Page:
Trauma-informed care is a universal framework for addressing trauma that requires changes to the practices, policies, and culture of an entire organization, so all staff have the awareness, knowledge, and skills needed to support veterans. This brief provides an introduction to trauma-informed care and identifies reasons why trauma-informed care is a best practice for serving veterans experiencing homelessness.
Proposed: Race to the Top for Equity and Opportunity competition centered on increasing the academic performance of high-need students and closing the achievement gap
Educational opportunity is a cherished part of the American story of upward mobility and social justice. The Equity Project at AIR is committed to building an inclusive and vibrant future through education.
In February 2014, President Obama launched the My Brother’s Keeper initiative. In July 2014, the president announced an additional $104 million in funding from new partnerships with public and private groups to address the opportunity gaps faced by boys and young men of color at critical stages throughout their lives. AIR’s work focuses on issues critical to the support of young men of color, from childhood interventions to preparation for career success.
For low-income and minority students, education is the key to success and upward mobility. But in the past several decades, evidence shows that education has not been acting as the Great Equalizer. The Breakthroughs in Education and Social Mobility Research speaker series is dedicated to bringing to light the most promising research illuminating the educational pathways to upward mobility.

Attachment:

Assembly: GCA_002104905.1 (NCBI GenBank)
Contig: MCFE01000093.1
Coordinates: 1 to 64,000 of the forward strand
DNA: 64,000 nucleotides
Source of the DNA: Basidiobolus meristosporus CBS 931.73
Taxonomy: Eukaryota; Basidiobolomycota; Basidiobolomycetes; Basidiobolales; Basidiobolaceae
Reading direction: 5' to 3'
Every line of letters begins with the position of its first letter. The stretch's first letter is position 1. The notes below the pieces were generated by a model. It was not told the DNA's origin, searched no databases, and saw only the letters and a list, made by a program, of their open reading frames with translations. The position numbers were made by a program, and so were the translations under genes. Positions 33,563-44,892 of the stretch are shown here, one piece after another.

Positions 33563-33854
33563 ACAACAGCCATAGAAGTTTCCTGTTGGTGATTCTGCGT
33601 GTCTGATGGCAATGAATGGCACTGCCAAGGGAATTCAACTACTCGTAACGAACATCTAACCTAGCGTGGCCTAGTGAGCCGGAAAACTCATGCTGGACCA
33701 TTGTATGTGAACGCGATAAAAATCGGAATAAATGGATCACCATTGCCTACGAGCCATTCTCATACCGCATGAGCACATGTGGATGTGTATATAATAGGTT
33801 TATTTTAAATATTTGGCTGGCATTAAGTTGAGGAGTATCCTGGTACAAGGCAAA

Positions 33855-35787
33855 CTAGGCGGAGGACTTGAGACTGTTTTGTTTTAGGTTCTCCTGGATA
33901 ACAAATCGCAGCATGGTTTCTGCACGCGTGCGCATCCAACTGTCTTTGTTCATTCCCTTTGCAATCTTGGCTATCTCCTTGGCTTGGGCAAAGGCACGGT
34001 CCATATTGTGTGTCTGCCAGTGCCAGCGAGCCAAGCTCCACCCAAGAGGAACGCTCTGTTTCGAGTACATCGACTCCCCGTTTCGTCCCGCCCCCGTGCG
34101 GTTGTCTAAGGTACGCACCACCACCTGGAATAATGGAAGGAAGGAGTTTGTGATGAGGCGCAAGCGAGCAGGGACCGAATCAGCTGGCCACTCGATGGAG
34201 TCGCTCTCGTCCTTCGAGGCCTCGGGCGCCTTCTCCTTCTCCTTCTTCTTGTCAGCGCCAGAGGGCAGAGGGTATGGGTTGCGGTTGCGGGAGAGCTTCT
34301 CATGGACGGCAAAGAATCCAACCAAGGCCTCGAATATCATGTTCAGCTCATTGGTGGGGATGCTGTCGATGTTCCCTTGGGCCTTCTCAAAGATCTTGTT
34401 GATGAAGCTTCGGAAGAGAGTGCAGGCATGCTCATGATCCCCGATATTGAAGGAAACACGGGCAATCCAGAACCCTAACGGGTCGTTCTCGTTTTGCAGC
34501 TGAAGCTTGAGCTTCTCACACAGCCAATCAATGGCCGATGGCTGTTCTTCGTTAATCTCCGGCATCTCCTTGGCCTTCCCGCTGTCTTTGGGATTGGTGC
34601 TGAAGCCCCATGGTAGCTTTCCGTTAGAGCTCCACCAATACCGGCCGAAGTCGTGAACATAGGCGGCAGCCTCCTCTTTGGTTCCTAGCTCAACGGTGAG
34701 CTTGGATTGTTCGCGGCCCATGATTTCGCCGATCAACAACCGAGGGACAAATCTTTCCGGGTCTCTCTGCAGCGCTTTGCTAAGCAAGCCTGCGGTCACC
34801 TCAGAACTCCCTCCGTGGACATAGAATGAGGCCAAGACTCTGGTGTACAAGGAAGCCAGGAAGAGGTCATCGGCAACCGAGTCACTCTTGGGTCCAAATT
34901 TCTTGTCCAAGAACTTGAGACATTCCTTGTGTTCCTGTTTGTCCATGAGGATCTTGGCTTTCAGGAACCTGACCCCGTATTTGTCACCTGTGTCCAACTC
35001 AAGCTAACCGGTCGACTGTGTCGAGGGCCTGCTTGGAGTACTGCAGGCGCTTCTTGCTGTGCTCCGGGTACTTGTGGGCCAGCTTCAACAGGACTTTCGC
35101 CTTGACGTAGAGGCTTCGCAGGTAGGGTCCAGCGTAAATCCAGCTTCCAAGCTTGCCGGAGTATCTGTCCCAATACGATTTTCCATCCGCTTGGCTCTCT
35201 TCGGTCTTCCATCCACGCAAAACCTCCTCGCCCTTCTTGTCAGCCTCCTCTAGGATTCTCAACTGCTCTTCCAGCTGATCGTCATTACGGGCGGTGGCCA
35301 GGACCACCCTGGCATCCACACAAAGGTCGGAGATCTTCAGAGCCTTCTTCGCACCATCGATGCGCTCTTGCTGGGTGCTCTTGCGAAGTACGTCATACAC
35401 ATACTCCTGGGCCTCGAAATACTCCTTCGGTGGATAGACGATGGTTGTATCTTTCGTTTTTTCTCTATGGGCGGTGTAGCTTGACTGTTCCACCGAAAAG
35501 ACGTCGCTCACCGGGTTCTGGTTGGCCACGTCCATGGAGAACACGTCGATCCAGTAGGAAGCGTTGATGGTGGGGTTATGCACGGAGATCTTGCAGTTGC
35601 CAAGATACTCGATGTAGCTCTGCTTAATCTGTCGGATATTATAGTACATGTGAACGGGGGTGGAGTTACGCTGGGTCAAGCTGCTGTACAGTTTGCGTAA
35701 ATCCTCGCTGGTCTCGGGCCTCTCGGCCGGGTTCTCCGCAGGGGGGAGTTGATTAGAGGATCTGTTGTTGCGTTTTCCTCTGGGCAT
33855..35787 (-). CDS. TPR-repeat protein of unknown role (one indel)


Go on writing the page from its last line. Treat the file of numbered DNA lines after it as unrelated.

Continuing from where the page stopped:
Proposed: Professional development for 100,000 teachers to help them make effective use of new broadband connectivity, as the Administration works to achieve the President’s goal of connecting 99 percent of American students to the broadband and wireless
"Future Ready” is a White House and U.S. Department of Education initiative focused on ensuring America’s students have the skills they need to succeed in a competitive global economy. AIR is working closely with the Department to help educational leaders foster a culture of digital learning in their schools. Learn how these efforts are empowering educators’ use of technology to transform teaching and learning.
Proposed: Funding for the Social Security Administration, in partnership with other federal agencies, to test innovative strategies to help workers with disabilities remain in the workforce
Workers with disabilities have more to worry about on the job than those without disabilities. They earn less than their similarly educated colleagues without disabilities, and this gap widens as they climb the educational ladder. On top of that, new research shows, states and the nation pay a steep price in tax-revenue losses.
Analysis by AIR finds that those with disabilities earn 64 cents to every dollar their colleagues make, a disparity on par with the gender pay gap. Considering that equal pay is key to keeping those with disabilities financially independent and out poverty, AIR explored the key facts and the ways that policy can help equalize income at a briefing on January 22, 2015. Speakers also discussed what recent changes to the Workforce Innovation and Opportunity Act mean for workers with disabilities.